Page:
Tracker elf recruiting is showing some promising results in the early going of the 2017 Christmas season. As of December 1st, a little less that one million new tracker elves have joined the program.
“That doesn’t sound like much against the goal of five million,” said Elf Buck Sanchez, head of flight operations at the North Pole, “But we have traditionally seen a faster pace of recruiting in the last few weeks before Christmas than any other time. This is ahead of last year’s pace and we feel good about it.”
Tracker elves are stationed away from the North Pole and their purpose is to feed Flight Command — and Santa — information about specific locations on the ground. Tracking Santa for Santa is one of the reasons why Santa is able to go faster each year and deliver on time with more precision.
If you know of anyone interested in becoming an elf and working for Santa as a tracker, kindly direct them to SantaTrackers.net.
Flight engineers this week are testing a radical new technology that embeds communication capability into the antlers of Santa’s reindeer.
“The antlers serve a natural purpose for the reindeer,” noted Elf Melissa St. Cloud, a scientist in the North Pole Research and Development Department. “But for one very long night the reindeer are out of the wild and in the skies with Santa. Couldn’t that time use the natural extension of the antlers to aid in communication? We’re not talking about talking to the reindeer but rather using them as conduits for channeling radio and data.”
It is an interesting idea. With 9 reindeer each set of antlers could be specifically “tuned” for a special purpose. Comet, for example, could channel sleigh speed data while Blitzen could project radio transmissions for Santa’s communication with North Pole flight command.
Santa has already said the project could NOT be used to communicate WITH the reindeer — that’s a job that Santa feels is his alone and he does not want that messed with. However, he does admit that the antlers are “just there” and not serving any other useful purpose on Christmas Eve.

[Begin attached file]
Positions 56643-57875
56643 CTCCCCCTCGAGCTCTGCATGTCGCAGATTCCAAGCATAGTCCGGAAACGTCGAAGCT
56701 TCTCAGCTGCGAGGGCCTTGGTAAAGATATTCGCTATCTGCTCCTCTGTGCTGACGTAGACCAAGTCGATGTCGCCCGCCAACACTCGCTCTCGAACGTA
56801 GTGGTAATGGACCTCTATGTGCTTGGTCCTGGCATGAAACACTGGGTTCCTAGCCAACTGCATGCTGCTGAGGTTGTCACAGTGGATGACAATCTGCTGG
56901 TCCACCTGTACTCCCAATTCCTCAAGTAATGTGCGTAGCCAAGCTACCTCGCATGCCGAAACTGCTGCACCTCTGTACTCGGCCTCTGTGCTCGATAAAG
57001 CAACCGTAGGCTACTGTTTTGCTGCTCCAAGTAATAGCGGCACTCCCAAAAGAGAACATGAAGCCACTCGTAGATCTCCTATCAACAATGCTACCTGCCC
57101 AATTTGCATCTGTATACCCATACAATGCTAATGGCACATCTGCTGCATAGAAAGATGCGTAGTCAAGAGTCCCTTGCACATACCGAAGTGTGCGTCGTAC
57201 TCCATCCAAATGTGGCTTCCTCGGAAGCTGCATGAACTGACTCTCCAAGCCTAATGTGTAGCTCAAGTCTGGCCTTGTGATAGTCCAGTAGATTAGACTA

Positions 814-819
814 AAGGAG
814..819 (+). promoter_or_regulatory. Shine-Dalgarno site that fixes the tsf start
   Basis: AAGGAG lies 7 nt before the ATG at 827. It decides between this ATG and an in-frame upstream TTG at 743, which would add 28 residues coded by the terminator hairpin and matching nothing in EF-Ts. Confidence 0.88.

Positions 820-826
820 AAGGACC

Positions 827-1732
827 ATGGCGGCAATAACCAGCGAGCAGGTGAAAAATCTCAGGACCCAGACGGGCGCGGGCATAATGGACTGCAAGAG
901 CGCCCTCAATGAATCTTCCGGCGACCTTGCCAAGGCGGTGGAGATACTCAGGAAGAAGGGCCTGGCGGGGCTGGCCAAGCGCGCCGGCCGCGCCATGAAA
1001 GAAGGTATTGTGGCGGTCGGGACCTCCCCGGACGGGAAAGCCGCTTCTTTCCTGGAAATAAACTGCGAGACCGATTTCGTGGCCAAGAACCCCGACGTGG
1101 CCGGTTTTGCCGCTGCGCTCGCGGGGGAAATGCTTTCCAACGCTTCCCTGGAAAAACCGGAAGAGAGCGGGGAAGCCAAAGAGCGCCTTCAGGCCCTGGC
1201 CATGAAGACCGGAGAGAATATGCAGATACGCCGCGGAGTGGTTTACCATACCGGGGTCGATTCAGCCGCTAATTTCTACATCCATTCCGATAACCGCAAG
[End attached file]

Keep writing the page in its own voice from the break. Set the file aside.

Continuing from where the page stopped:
This is a project still in early development and one that likely will not be employed on this year’s flight.
For the past several months North Pole sleigh designers have secretly worked on a special project. They have been building a special sleigh for Mrs. Claus.
It has most of the features of Santa’s sleigh but is built to accommodate her smaller size and shorter reach.
“This is a serious Santa-like delivery vehicle,” said Elf Rupert, head of the project. “It has the same safety features, the same speed capabilities, the same security system and a similar cargo capacity as Santa’s sleigh. This sleigh could seriously serve as a backup to Santa’s sleigh, that’s how good it is.”
What is not being talked about are the plans for this sleigh and whether or not Mrs. Claus will actually use it on Christmas Eve.
“We only build them,” said Rupert. “What they use them for is up to them.”
Flight plans for Santa’s annual flight are being worked on constantly and there are no known plans at this time to include Mrs. Claus on any Christmas Eve activity. For all we know Mrs. Claus will be where she usually is — hosting the North Pole Christmas Eve party while Santa flies around the world.
Last fall the North Pole recruited elves to work as sleigh pilots and ever since Flight School at the North Pole has been working non-stop to get them trained.
Now the training has stopped. Not because the pilots are all trained but because so many of the trainees are sick with the Bah Humbug virus.
We do not know yet the purpose of all the sleighs built over the summer or really even the need for more sleigh pilots. Mrs. Claus says Santa has a “wise purpose” in mind for them but these are all elves with other jobs already at the North Pole.
So it is not clear if they will be needed this Christmas or not.
With the call to recruit millions of new Santa trackers comes the job of getting them all trained. The North Pole has less than a month to make those trackers ready.
Flight command officials today announced daily training plans for new trackers will be shared at their exclusive website, SantaTrackers.net.
“It is not hard work,” said Elf Roger Star. “But there are a number of things to know if they are going to useful trackers at all. A good tracker will visit the website there daily and follow the instructions they give on how to be a better tracker.”
Tracking Santa for Santa means reporting lots of information back to the North Pole. It is a job that requires a lot of people in many different places all over the world.
That is why Santa was more than 5 million new tracker elves this year.